3. Love every bit of this friend. Especially good to read on a Monday morning in mid-July, when Corey will travel some this week and I will be ALONE with all four kids.

    This is much-needed perspective.

  4. This kind of perspective is pretty radical, huh? I'm so sorry for Owen's struggle and what your sister is going through, but it sounds like God IS working in this...

  5. I needed this exact post this morning. It brought years to my eyes.. I have been feeling the same way. Thanks for putting life back in perspective! Praying for your sisters family.

  6. Great post today Megan - something all us mom's struggle with from time to time.
    When I read the NPR article I was reminded of how much the child life specialists helped us when my son had brain surgery last year. They made the days bearable for us all, giving Eli games to play, movies to watch & even a magician to entertain him one day.
    And being in the oncology unit during his recovery was a reminder for me to count my blessings. Although what we went through was hard, we were only there for a short time. Seeing all those beautiful bald kids & their families stuck there for months & months helped me remember to be grateful even on the hard days.
    My prayers are with your sister & her family!

  7. Oh, my friend, how I needed to hear this today. I've slipped into a little bit of a pity party myself in the last week or so. "I will not bungle the blessing of normal." I won't.

  8. Yes, needed to read this today. Thank you, MFC, reminder noted. xo to Owen and his mama. And you.

  9. WOW! That is your sister and nephew?! I heard that this morning! Totally agree that "normal" is WAY UNDER-rated!! I was a hospital worker for 12+ years, and was constantly reminded of how our health and our family's should never be taken for granted. Best wishes for your sister and her family.

  10. Oh, wise words, friend. Thank you for this.

  11. Hi Megan - I'm not sure if you will know who I am, but I am Angie Houston's older sister. I found your blog by accident one evening after Angie commented on the most precious picture of your children. I became entranced by the blog and read almost every post one evening. I love hearing your daily tales about your family, and especially like the style tips. I've already incorporated some of them into my wardrobe as we have some similar pieces. Please pass along best wishes to Jackie and Owen and let them know so many people are pulling for him.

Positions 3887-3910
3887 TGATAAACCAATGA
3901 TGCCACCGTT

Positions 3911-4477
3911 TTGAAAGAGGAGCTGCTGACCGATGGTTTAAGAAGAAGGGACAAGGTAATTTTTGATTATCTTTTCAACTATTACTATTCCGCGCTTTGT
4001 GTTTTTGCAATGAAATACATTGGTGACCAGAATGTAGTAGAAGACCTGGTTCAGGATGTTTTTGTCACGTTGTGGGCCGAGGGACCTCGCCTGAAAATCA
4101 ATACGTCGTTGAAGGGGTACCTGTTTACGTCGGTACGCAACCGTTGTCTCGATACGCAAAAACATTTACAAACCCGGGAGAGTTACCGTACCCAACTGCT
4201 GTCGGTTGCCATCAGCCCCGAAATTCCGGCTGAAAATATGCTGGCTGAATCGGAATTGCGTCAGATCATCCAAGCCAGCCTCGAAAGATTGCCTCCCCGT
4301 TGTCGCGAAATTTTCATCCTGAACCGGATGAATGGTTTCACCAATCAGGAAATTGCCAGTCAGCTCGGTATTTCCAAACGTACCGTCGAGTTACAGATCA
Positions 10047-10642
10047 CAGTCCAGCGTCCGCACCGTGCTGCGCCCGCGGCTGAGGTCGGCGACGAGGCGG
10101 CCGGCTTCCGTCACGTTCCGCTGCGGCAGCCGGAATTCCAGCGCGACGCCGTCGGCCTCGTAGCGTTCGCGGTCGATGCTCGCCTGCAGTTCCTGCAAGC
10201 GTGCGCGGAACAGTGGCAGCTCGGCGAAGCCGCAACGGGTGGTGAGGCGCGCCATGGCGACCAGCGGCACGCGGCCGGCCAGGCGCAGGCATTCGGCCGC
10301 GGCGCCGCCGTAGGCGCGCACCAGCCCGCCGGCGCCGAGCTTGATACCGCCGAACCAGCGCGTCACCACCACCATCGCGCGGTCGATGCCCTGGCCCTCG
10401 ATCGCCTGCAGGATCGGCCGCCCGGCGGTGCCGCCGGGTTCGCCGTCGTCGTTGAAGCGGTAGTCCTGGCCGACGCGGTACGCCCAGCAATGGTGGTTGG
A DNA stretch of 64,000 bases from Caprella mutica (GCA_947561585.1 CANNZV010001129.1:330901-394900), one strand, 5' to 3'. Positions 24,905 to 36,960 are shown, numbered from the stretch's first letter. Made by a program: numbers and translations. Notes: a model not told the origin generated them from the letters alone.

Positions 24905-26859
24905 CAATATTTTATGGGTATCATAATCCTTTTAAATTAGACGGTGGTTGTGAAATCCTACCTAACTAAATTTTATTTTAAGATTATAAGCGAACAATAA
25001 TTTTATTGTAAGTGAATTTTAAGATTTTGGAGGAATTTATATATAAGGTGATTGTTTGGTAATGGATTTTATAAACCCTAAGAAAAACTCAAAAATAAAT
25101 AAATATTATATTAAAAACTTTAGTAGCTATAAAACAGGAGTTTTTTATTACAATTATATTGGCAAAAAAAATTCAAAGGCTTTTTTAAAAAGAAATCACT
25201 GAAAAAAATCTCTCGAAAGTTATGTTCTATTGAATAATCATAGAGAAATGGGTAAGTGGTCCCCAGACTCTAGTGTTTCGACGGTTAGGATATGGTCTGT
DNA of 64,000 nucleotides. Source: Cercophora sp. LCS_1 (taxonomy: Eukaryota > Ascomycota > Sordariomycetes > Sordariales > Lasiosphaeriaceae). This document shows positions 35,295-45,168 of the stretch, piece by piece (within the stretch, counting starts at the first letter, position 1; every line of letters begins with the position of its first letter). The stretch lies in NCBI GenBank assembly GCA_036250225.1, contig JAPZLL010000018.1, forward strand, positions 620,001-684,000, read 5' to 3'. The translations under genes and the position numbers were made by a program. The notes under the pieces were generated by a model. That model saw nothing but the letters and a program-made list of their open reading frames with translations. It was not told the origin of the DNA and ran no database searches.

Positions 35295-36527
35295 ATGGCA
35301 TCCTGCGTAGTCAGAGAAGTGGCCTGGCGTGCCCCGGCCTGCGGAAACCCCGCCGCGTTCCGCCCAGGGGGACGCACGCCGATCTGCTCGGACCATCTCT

Letitia Jolly

    1. Well of COURSE I know who you are, Letitia! I remember you and Angie having loving sisterly um... disagreements ... in your basement hideaway back when Angie and I would talk on the phone for hours on end way back in 6th grade! How absolutely wonderful to hear from you! I have loved connecting with Angie on Facebook, and I see you commenting and appearing in pictures there frequently. I am so flattered and touched that you have read the old blog and enjoyed it. It's like my third child, so naturally anyone who says nice things about immediately becomes my favorite person in the world. :) Thank you so much for commenting to let me know you're reading... You have made my entire week! xoxo

  12. I feel like every time I come to your blog, I end up reading the EXACT thing that I need to hear at that moment. So, once again, THANK YOU. I needed this tonight. xoxo

  13. Oh, how I wish I had read this post earlier on in the summer. I remember my sis saying while she was pregant that "normal" had become her new favorite word and favorite way to be. Thanks for the reminder today.

  14. "I'm glowing again, by the sheer force of gratitude and empathy."

    I'm glad you are making room for that force in your life, friend. And thank you for sharing honestly.

  15. Thank you so much for sharing! Prayers for your sister and her son. This is such a wonderful meeting space!